According to the NHTSA, the risk of a car crash doubles whenever a driver takes his eyes off the road for just two seconds. With the proliferation of smartphones, drivers no longer stop at texting while driving. In a report by News 12, a full eight percent of drivers admit to watching videos on YouTube while driving. Perhaps even more worrisome, distracted driving is no longer a dangerous activity just for young drivers – 73 percent of parents admit to using their smartphone while their child is in the car. These drivers also appear well aware of the risks, with 55 percent describing distracted driving as the top safety threat on the road. Only one-third said drunk driving constituted their biggest safety concern on America’s roadways.

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As America blazes its path towards marijuana legalization, federal agencies and traffic safety experts are worried that the full ramifications of legalizing the once-illicit drug remain unknown. The latest smoke signal that states should study the matter further came out last week when the federal government reported a 6 percent increase in highway crashes across states that legalized the drug. The previous study, which focused on the first three states to legalize the drug for recreational purposes, found a 5.2 percent increase in highway crashes.

Unlike alcohol, where a breathalyzer can easily and objectively determine whether a person is too intoxicated to drive, the push for an objective sobriety measurement for cannabis remains elusive. Currently, the police are able to perform a blood test and locate THC in the blood of the driver, however, because THC can stay in a person’s system for days or even weeks, the test lacks the ability to measure whether the driver was intoxicated while behind the wheel.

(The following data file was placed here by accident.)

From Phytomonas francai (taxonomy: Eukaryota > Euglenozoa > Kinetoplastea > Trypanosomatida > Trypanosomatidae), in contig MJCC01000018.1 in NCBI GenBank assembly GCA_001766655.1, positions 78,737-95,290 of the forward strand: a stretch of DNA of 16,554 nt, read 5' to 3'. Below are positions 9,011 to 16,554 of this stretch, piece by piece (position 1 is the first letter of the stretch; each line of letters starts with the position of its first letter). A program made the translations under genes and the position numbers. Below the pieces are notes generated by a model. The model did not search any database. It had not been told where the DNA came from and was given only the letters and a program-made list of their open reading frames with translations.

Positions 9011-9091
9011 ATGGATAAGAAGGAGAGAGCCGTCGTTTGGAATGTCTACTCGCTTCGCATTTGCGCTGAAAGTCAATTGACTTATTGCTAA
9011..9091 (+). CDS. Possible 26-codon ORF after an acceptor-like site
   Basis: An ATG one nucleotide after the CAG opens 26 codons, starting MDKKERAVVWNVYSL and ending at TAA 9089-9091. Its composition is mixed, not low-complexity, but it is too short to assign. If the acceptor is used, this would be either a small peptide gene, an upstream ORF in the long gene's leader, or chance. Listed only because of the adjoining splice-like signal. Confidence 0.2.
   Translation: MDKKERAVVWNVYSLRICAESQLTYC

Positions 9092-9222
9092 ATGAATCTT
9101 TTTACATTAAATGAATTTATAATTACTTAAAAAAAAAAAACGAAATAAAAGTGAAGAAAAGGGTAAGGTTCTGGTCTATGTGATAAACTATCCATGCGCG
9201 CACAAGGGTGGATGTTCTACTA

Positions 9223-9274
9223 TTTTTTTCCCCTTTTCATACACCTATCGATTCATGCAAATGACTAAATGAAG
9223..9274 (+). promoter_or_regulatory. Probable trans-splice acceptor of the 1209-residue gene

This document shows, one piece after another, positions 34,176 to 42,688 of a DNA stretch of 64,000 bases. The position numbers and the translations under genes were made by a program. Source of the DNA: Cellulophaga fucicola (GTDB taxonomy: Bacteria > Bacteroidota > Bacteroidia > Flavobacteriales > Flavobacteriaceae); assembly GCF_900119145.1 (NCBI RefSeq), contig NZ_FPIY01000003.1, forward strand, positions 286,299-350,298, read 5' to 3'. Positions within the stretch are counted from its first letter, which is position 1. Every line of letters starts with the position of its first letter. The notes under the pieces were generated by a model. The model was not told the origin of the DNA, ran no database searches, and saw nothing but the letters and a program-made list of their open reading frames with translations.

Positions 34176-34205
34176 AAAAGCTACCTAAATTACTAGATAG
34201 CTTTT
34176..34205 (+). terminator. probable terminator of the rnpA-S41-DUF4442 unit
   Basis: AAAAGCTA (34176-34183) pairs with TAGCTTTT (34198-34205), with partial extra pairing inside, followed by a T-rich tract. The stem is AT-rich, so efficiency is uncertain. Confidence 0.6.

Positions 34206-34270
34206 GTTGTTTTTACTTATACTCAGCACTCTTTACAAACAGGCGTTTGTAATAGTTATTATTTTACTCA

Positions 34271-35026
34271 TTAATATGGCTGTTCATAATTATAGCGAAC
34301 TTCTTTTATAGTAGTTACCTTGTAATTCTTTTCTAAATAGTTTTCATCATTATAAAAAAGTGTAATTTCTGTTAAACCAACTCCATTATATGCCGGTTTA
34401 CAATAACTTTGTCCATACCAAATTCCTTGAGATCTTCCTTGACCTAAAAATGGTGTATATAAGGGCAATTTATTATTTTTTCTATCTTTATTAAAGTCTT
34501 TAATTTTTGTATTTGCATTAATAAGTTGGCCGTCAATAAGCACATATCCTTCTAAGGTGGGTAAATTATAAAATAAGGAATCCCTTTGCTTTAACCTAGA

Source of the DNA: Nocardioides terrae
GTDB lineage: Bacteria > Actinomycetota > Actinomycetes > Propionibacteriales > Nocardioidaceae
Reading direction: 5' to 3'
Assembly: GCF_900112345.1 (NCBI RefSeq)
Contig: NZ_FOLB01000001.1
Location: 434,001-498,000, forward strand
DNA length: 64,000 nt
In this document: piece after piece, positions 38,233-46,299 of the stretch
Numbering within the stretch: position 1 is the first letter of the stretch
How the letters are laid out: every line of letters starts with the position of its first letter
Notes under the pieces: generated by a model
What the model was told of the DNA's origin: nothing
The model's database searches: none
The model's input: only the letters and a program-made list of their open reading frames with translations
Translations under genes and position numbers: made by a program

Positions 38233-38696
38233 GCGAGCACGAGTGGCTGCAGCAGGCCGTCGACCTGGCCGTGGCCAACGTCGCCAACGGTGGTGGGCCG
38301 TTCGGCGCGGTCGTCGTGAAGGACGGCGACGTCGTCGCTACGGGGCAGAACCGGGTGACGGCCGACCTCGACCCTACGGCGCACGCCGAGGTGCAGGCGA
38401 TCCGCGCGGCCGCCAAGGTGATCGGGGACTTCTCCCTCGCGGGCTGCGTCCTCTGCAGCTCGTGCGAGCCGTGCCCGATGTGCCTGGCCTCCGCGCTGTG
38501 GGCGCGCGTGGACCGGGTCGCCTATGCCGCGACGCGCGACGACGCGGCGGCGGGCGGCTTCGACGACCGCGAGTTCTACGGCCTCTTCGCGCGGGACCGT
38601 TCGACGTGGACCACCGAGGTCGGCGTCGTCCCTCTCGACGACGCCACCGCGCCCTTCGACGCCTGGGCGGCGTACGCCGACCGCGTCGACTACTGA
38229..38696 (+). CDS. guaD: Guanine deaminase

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After a tragic limo crash killed 20 in upstate New York, Senator Chuck Schumer is renewing his call for stronger government regulations and oversight. Similar to other limousine offerings across the country, the Ford Expedition involved in the accident was modified into a limousine by cutting the SUV into two parts and then extended. Safety advocates have long warned that this process requires removing necessary safety features from the vehicle, including airbags and side rollover pillars, and imperils limo passengers. Now the cause of the deadliest traffic accident in a decade, according to The New York Times, transportation safety advocates and politicians are hoping their pleas for oversight will no longer remain unanswered.

According to New York politicians, the stretched Ford Expedition should not have been used on the night of the crash. The limo had repeatedly failed state inspections, including one just last month. The numerous violations included a faulty braking system, which had taken the twenty-passenger Ford Expedition off the road twice. Further, the driver of the limousine, Scott Lisinicchia, did not possess a valid license to operate the limo. Lisinicchia also died in the crash, which killed all seventeen passengers and two individuals parked on the side of the road. Authorities have charged the owner of the limo business with negligent homicide. The business owner pled not guilty and said the DOT deemed the limo roadworthy only a week before the crash and described the Lisinicchia as a “reliable employee” to CNN.

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Over the past decade, automakers have rapidly introduced new safety technology into their fleet of vehicles. The technology available only on high-end vehicles just five years ago – such as blind-spot monitoring, emergency braking, and lane-departure warning – is now becoming standard on new vehicles. These life-saving technologies, however, do have limits and, according to a new report by AAA, most drivers do not seem aware of these limits.